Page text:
A refusal by the 6th U.S. Circuit Court of Appeals in Ohio to block a lower court ruling will allow Planned Parenthood and other abortion sellers to receive federal taxpayer funds for providing “family planning” services which can include referring women for abortion.

Planned Parenthood and other abortion sellers get their hands on taxpayer funds in a couple different ways. The lion’s share comes through Medicaid reimbursements. For Planned Parenthood, that brings in more than a half-billion dollars per year.

The other funding avenue, until 2019, came from Title X family planning grants paid through the U.S. Department of Health and Human Services (HHS). This year HHS will provide roughly $256 million in Title X grants to various recipients to help low-income and uninsured individuals. In past years, Planned Parenthood received approximately $60 million annually in such grant funding.

The problem for pro-life taxpayers has always been that Planned Parenthood’s “family planning” services have always been an excuse to refer women for abortions – sometimes just down the hall at the same PP facility. And this despite the clear language in the 1970 federal law creating Title X: “The broad range of services does not include abortion as a method of family planning.”

To prevent the law from being exploited by abortionists, in 2019 HHS passed a new rule requiring Title X grant recipients to keep their family planning services and their abortion practice separate, both physically and financially. It also prohibited referrals for abortion. It was justifiably named the “Protect Life Rule.” It was even upheld by the notoriously liberal 9th Circuit in 2020 after a legal challenge from the state of California.

Tellingly, Planned Parenthood affiliates refused to comply with the 2019 rule and gave up – for the time being – their participation in Title X. They just couldn’t separate their baby-killing business from the government program that brought women to their facilities in the first place.

In 2021, the Biden Administration’s HHS revised the rule to eliminate the 2019 restrictions on funds, opening up the taxpayer-funded gravy train for Planned Parenthood and the abortion industry once again.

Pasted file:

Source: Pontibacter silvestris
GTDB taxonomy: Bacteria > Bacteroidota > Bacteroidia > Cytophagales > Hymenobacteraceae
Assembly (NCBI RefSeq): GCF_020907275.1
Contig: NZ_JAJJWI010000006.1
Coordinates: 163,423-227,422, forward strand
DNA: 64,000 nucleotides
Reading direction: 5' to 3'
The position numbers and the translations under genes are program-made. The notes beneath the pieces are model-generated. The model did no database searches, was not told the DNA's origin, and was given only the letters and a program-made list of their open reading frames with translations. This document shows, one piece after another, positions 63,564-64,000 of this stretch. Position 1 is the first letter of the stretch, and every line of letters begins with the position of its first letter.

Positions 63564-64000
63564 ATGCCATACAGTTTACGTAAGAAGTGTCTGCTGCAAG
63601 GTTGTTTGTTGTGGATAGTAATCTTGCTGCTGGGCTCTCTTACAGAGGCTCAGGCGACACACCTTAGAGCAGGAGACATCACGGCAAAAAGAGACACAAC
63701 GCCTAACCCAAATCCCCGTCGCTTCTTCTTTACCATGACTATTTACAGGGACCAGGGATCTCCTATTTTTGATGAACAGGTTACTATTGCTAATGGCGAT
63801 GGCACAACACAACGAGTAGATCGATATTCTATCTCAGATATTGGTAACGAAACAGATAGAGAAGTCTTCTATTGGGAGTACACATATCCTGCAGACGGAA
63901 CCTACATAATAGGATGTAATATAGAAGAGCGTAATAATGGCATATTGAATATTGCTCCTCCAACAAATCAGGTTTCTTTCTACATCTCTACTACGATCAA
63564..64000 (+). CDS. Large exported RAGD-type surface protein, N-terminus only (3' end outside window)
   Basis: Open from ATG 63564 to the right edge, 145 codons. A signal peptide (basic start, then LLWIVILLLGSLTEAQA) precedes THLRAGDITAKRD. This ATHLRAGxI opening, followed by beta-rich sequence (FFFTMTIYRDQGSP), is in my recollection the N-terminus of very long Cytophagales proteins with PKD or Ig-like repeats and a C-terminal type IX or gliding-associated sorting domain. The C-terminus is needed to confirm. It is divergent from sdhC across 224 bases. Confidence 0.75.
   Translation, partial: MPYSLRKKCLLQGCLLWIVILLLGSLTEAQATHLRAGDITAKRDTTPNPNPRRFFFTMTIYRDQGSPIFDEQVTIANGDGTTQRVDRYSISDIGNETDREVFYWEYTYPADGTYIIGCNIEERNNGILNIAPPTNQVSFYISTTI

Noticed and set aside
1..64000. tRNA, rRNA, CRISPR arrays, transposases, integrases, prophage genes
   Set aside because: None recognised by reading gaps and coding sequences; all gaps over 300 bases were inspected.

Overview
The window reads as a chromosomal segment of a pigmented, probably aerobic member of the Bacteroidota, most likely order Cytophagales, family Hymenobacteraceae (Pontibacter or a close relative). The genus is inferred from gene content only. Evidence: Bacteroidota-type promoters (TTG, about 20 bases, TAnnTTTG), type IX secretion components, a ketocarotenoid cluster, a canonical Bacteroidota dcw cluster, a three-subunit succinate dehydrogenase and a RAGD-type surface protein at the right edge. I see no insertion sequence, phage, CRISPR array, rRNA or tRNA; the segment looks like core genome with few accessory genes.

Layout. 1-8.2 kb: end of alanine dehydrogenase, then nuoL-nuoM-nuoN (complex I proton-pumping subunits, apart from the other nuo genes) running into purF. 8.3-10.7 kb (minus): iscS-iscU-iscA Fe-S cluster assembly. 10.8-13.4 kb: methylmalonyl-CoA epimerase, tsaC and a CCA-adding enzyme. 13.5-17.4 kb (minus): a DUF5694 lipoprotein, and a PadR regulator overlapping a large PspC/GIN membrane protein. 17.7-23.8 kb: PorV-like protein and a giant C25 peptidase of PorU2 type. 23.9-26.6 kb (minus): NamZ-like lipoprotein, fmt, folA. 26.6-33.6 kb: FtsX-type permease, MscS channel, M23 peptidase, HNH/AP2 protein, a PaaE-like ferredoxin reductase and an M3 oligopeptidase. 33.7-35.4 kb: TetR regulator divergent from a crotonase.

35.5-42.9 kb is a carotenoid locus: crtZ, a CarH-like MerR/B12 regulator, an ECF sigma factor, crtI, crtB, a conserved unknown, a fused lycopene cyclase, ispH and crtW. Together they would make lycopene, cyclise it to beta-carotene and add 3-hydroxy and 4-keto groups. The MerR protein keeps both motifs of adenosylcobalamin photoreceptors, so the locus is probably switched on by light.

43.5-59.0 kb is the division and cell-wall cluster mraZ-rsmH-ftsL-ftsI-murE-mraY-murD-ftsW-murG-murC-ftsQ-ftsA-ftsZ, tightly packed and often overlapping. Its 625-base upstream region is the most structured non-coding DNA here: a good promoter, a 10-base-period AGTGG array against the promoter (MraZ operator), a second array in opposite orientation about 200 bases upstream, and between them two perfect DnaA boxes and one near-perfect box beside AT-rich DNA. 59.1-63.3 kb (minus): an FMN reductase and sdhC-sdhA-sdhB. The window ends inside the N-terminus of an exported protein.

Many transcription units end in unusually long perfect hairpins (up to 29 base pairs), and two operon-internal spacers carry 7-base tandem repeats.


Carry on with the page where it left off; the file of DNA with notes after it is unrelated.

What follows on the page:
But in October, 12 states – led by the Ohio Attorney General – challenged the 2021 rule in court. Those states asked a lower court to issue an injunction blocking the effectiveness of the new rule until the litigation played out. The federal district court judge overseeing the case denied the request, and the states appealed to the 6th Circuit, asking that court to issue the injunction the lower court would not.

A three-judge panel recently refused that request, ruling that the 12 states were not entitled to an injunction because they would not be irreparably harmed if the new rule were allowed to stay in effect while the litigation proceeded in the lower court.

“Federal law prohibits taxpayer funding of abortion — and that law means nothing if the federal money isn’t kept separate,” Ohio Attorney General Dave Yost said in a press release  announcing the lawsuit back in October. “That, frankly, is the real reason behind the [2019] rule.”

The 6th Circuit’s ruling does not end the litigation; indeed, it is in its early stages at the district court level. However, it does mean that while the litigation is pending, Planned Parenthood and other abortion sellers will be taking advantage of taxpayer funds to keep their doors open and the lights and heat on.

And their sordid business of exploiting vulnerable women and ending the lives of preborn human beings will continue – at least for the time being – at the expense of the American taxpayer.

The case is State of Ohio v. Becerra.

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